Chief Revenue Officer

Building Customer Success into a Revenue Driver

Nick Mehta headshot

Nick Mehta
CEO, Gainsight



Ready to take your revenue to new heights?

Photograph of a circle of people stacking hands
Photograph of a circle of people stacking hands

The introduction of the SaaS subscription model ignited a major transformation in the way businesses look at their relationships with customers, marked by the shift from customer service to customer success. As the CEO of Gainsight and co-author of The Customer Success Economy, this transformation became my life’s work.

Customer service is an institution that thrives on customers being content enough with your product to not call you. Think about running a cable company in the 90s: As long as your customers aren’t angry, you’re fine.

Customer success, on the other hand, is a more holistic way of building relationships and then driving greater revenue. Customer success acknowledges that customers aren’t bound to your company. If they aren’t happy, they can end their subscription—and the revenue they send your way. That’s why growth-minded companies invest heavily in the customer success category and place the buyer at the center of the business, as I explain in my recent interview on The Forecast.

Building customer success into a revenue driver

The SaaS model certainly gives more power to the customer, but it also benefits companies that can build annual recurring revenue via building meaningful customer relationships. In addition to the recurring revenue, of course, is the potential for upselling and relationship expansion.

Creating strong customer success departments is no easy feat. In fact, leaders tend to overlook two critical components of customer retention:

  • Easy product onboarding. Customers must see the value in their investment immediately. Make sure your product is easy to adopt, so that your customer can be onboarded quickly. The faster they are onboarded, the faster they can recognize value. Consider implementing product analytics to tell you whether a sales person or CSM is using your product, as well as what features they are using, or not. All of these aspects play a critical role in your customer experience.
  • Sales communicates with customer success. Customers work with the sales team for a long time before they buy, so a lot of their information is gathered. No customer wants to be offloaded to customer success only to answer the question, “So, why did you buy our product?” Your customer success team should know everything about that customer before the first phone call. That way, the customer feels like a VIP and no time is lost doing more explaining.

Both of these aspects will significantly decrease your time to value and improve your chances of renewal.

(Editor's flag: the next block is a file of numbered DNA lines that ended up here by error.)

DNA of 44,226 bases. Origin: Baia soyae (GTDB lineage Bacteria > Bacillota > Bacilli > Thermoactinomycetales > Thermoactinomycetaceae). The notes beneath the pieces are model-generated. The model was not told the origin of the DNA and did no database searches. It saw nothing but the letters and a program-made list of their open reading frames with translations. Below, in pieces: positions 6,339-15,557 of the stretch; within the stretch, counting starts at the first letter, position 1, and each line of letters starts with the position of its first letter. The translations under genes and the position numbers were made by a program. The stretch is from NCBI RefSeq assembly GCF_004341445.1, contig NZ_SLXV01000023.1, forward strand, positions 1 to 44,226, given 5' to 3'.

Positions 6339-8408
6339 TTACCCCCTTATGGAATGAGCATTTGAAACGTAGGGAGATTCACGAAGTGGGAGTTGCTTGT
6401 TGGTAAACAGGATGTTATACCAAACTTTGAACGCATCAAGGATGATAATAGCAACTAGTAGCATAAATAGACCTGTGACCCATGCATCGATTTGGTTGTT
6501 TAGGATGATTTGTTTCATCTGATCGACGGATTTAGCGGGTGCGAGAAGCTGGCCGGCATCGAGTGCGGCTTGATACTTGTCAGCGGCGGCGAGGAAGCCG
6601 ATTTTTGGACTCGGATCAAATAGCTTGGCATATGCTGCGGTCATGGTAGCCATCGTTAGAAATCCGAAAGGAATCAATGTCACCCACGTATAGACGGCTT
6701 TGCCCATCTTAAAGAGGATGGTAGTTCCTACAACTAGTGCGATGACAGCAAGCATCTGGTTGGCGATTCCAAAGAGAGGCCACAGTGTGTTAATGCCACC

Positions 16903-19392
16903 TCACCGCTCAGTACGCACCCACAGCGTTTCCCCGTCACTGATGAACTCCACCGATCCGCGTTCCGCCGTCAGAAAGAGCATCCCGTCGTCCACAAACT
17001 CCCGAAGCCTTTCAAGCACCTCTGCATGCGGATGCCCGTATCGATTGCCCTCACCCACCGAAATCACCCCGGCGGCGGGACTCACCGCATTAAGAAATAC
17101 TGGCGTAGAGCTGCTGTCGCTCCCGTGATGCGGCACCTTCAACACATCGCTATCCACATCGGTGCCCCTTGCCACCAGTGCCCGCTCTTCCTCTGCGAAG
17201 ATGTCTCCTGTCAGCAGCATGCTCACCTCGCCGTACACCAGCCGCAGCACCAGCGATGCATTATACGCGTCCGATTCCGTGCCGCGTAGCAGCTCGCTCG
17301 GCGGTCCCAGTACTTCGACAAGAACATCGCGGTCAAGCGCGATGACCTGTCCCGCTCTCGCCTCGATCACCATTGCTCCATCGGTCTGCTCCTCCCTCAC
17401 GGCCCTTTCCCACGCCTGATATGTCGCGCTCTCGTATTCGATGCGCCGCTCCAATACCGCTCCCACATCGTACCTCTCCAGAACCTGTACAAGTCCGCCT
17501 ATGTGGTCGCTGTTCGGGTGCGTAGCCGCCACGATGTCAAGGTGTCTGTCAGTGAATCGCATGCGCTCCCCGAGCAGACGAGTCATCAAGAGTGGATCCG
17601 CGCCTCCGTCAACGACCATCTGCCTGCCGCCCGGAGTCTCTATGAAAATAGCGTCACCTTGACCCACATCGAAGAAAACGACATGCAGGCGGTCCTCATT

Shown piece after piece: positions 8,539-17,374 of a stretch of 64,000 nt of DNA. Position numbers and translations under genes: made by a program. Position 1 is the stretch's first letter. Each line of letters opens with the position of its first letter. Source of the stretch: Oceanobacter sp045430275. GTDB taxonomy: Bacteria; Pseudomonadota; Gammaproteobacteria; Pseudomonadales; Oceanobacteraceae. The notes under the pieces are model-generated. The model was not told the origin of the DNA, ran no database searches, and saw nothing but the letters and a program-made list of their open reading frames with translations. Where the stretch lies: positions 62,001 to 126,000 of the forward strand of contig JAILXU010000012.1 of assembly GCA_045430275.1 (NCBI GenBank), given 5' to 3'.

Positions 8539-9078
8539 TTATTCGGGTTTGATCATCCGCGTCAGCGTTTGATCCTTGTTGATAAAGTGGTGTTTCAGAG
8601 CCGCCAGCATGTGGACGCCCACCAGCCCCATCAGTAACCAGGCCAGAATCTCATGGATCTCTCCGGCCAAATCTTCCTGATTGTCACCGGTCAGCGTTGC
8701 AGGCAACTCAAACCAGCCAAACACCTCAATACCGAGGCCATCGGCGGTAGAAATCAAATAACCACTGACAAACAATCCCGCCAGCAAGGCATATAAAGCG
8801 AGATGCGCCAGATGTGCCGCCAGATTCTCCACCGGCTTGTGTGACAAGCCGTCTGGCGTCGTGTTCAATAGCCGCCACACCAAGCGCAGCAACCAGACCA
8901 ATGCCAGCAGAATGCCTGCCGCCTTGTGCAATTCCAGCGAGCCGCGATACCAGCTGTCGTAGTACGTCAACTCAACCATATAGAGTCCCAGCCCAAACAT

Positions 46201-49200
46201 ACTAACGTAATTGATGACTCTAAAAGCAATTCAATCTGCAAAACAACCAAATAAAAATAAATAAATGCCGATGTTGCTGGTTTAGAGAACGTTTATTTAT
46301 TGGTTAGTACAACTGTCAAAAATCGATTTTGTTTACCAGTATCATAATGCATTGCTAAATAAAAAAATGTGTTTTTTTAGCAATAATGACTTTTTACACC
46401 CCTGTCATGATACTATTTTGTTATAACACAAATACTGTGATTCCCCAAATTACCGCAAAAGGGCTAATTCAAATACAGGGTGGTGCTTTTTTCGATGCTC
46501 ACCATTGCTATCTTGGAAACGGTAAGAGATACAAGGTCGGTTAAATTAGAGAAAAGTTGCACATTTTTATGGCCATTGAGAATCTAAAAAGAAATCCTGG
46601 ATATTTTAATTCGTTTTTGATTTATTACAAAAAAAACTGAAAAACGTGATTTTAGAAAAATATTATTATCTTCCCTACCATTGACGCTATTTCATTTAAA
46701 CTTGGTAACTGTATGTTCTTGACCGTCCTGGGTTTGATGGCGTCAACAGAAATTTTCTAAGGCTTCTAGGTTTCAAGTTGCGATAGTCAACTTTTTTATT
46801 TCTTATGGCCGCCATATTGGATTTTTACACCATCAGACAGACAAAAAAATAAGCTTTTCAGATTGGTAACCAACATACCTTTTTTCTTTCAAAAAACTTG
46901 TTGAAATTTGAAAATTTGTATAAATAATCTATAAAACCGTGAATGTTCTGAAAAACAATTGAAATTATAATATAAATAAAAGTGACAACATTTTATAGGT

Diagnosis customer relationship health

As a customer, there is nothing worse than hearing crickets from a vendor throughout the year and then receiving a phone call on month 11, when it’s just about time to renew. Your customers have no obligation to stay with your product, so you want to maintain a solid relationship with them year round.

The companies that are nailing customer success are doing four specific activities to ensure the health of their customer relationships. We call it the DEAR score which is an acronym:

  • D stands for deployment. Having a product that is easy to set up significantly increases your chances for renewal.
  • E is for engagement. Talk to the executive sponsor for your account every 90 days, without fail.
  • A is for adoption. Monitor how much your customers are using the product and if they’re not using all the features, find ways of helping them do so.
  • R stands for return on investment. Are your customers seeing the value in your product, based on business outcomes?

The DEAR score helps companies see the true health of their customer relationships and diagnose any issues.

The future of customer success

Customer success and sales have grown up in parallel. For many companies, customer success came out of customer support and professional services, and up until a few years ago, wasn't perceived as being very strategic. So, customer success and sales were very siloed, with most companies prioritizing sales. However, the two departments are beginning to balance out and integrate together more closely as people realize that in the future, every dollar of revenue is going to be based on the success of the customer,

About the Author:

Nick Mehta is the co-founder and CEO of Gainsight, a Customer Success Software business that empowers companies to increase revenue, decrease customer churn, and drive advocacy. He also is the co-author of The Customer Success Economy.